America’s most powerful CEOs love to fly, and not exactly on commercial jets. In 2022, corporate spending on private jet flights again hit a 10-year high among the companies that make up the S&P 500 index.

That’s a not insignificant $41.3 million in spending, representing a 22% jump over 2021, a year that also broke record figures for the past decade, the Financial Times reported.

Meta, the most profligate

Mark Zuckerberg, and his wife, Priscilla Chan, in San Francisco

Mark Zuckerberg, and his wife, Priscilla Chan, in San Francisco

Data compiled by ISS Corporate Solutions, an investment advisory firm, further indicates that more than 5% of that total was spent by a single company – Meta.

Mark Zuckerberg, owner of Facebook and Instagram, spent US$ 2.3 million of the company’s money on private jet flights in 2022. So far, he is the S&P 500 CEO who has spent the most on these trips, but he is not the only executive that Meta treats to exclusive aircraft.

The company that same year paid more than $4 million on private flights for Sheryl Sandberg, then Meta’s chief operating officer, according to the company’s annual report. The expenses included millions in personal security for both Zuckerberg and Sandberg.

Zuckerberg, with a net worth of US$101 billion according to Forbes, is among the ten richest people in the world today. But despite his mogul status, the 38-year-old entrepreneur leads a relatively austere lifestyle with his wife, Priscilla Chan, and their two young daughters.

He’s not known to travel much for pleasure, but when he does for work, it’s Meta who pays the bill: in 2020, security for Zuckerberg and his family cost the company US$23 million, the company reported, cited by Business Insider in another report this month.

Netflix and its luxury flight attendants

Three other S&P 500 companies spent more than US$ 1 million on private jets. They went to the CEOs of multinational aerospace and military company Lockheed Martin, tourism and casino conglomerate Las Vegas Sands, and entertainment company Netflix.

Netflix uses private jets for its VIP associates, including executives and talent. It is not known how many jets it owns, but it allows executives “and their family members and guests to use our corporate aircraft for personal use,” its website says.

In January, the streaming giant made headlines when it announced it was looking to hire a flight attendant for US$385,000 for its Super Midsize Jets, an aircraft that costs between US$7 million and US$12 million and will add to the company’s Gulfstream G550 jet, which can cost up to US$62 million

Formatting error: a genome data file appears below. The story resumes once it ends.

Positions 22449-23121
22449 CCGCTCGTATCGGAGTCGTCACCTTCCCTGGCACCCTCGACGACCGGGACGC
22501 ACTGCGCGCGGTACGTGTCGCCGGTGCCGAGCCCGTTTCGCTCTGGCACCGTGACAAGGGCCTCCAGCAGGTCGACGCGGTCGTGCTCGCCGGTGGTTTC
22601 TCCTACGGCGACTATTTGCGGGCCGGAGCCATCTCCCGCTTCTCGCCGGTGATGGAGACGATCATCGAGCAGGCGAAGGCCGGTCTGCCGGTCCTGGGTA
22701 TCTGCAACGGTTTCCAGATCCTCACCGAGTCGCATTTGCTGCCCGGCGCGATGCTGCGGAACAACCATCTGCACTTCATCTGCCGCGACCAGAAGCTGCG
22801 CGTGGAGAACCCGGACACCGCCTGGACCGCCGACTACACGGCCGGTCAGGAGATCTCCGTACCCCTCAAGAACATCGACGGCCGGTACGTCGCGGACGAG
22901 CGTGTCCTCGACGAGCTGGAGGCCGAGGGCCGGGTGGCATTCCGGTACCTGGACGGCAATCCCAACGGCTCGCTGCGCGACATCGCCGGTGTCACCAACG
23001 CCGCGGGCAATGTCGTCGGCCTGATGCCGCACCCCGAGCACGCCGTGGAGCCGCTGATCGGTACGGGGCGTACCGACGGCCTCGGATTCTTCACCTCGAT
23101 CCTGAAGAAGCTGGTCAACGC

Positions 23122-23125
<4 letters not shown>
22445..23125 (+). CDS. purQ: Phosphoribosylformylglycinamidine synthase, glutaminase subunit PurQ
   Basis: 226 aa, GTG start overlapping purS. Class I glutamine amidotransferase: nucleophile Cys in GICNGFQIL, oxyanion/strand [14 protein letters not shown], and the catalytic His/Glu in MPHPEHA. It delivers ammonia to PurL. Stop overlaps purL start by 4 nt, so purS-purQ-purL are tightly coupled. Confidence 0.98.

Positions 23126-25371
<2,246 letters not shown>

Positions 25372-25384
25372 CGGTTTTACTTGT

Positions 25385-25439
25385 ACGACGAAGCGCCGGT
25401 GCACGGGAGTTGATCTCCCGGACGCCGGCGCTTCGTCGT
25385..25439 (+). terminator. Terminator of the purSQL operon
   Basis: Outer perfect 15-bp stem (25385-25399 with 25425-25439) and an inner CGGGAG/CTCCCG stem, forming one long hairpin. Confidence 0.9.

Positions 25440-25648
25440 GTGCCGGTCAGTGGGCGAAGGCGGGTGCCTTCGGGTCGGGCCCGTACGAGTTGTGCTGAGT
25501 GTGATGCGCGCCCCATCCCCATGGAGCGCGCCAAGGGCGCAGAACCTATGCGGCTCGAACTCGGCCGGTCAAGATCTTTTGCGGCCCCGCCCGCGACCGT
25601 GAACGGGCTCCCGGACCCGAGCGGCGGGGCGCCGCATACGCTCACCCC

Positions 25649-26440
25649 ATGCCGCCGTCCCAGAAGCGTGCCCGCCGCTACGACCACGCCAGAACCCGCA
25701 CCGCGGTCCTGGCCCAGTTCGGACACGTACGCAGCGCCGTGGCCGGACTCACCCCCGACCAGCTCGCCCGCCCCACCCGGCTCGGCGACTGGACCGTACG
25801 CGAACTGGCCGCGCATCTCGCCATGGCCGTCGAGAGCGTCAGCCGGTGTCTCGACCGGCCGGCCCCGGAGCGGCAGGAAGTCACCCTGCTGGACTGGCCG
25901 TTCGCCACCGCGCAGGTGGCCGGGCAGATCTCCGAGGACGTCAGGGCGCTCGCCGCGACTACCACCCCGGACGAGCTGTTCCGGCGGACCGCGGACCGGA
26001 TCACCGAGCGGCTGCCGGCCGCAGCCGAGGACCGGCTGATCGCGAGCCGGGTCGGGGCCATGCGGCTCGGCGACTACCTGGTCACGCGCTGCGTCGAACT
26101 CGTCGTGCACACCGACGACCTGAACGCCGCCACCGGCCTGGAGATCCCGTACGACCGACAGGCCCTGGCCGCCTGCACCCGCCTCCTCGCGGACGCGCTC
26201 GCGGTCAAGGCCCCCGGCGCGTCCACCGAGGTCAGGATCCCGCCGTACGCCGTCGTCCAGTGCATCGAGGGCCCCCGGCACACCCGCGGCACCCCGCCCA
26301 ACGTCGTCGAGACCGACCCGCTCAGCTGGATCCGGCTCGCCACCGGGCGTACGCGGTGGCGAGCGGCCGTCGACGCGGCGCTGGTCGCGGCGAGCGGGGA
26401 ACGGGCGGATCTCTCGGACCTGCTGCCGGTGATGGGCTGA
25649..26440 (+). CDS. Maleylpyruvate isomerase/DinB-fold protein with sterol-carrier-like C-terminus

But Netflix can’t compare to Meta, which is among seven companies that virtually single-handedly drive the S&P 500’s positive performance in 2023, according to financial analysis firm S&P Global.

According to S&P Global, investors are most attracted to the technology sector “and selling almost everything else.” Those stocks belong to Apple, Alphabet, Meta Platforms, Microsoft, NVIDIA, Amazon and Tesla.

Gulfstream G550 lands at Barcelona airport in Barcelona on February 17, 2023

Gulfstream G550 lands at Barcelona airport in Barcelona on February 17, 2023

The collective gains of that group have kept the S&P 500 in positive territory this year, with the overall index up about 7% since January.

Without those seven stocks, which account for nearly 26% of the large-cap index’s total weight, the S&P 500 would fall 0.8%. Meta Platforms, which lost more than 64% in 2022, had risen nearly 98.5% in mid-May.

Private aviation boom

Private aviation spending surged during the pandemic and does not appear to be a temporary practice. As commercial airlines cut routes, executives first turned to charter companies, but when the latter were also hit by delays and staff shortages, several companies decided to invest in their own aircraft.

While they have been at the center of political debate, private jets re-emerged in recent months as an undisputed symbol of wealth. In December, Elon Musk vetoed a Twitter account that tracked the movements of his private jet, arguing that it was akin to sharing “coordinates for an assassination.”

Tesla’s CEO is the most active user of private jets in the US, according to a May report by the Institute for Policy Studies and Patriotic Millionaires. In July 2022, he paid nearly US$80 million on Gulfstream’s new flagship luxury jet, the G700.

Meanwhile, environmental activists blame private jets for contributing to climate change with their carbon emissions. In May, a hundred activists stormed Europe’s largest private jet fair and warned that these aircraft would “kill our planet” and “fuel inequality.”

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